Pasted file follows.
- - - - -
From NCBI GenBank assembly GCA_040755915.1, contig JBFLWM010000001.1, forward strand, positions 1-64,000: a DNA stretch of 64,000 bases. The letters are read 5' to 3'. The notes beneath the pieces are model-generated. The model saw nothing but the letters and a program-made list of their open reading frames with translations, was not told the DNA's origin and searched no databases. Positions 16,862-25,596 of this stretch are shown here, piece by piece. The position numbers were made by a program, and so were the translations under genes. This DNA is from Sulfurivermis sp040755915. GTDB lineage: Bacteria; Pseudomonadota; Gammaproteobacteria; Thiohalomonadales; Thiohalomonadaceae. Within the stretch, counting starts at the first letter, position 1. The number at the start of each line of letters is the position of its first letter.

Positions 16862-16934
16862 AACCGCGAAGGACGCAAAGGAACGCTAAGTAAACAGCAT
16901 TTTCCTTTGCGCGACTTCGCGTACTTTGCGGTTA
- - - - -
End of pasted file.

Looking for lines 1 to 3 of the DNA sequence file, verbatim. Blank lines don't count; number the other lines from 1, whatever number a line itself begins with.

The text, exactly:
From NCBI GenBank assembly GCA_040755915.1, contig JBFLWM010000001.1, forward strand, positions 1-64,000: a DNA stretch of 64,000 bases. The letters are read 5' to 3'. The notes beneath the pieces are model-generated. The model saw nothing but the letters and a program-made list of their open reading frames with translations, was not told the DNA's origin and searched no databases. Positions 16,862-25,596 of this stretch are shown here, piece by piece. The position numbers were made by a program, and so were the translations under genes. This DNA is from Sulfurivermis sp040755915. GTDB lineage: Bacteria; Pseudomonadota; Gammaproteobacteria; Thiohalomonadales; Thiohalomonadaceae. Within the stretch, counting starts at the first letter, position 1. The number at the start of each line of letters is the position of its first letter.

Positions 16862-16934
16862 AACCGCGAAGGACGCAAAGGAACGCTAAGTAAACAGCAT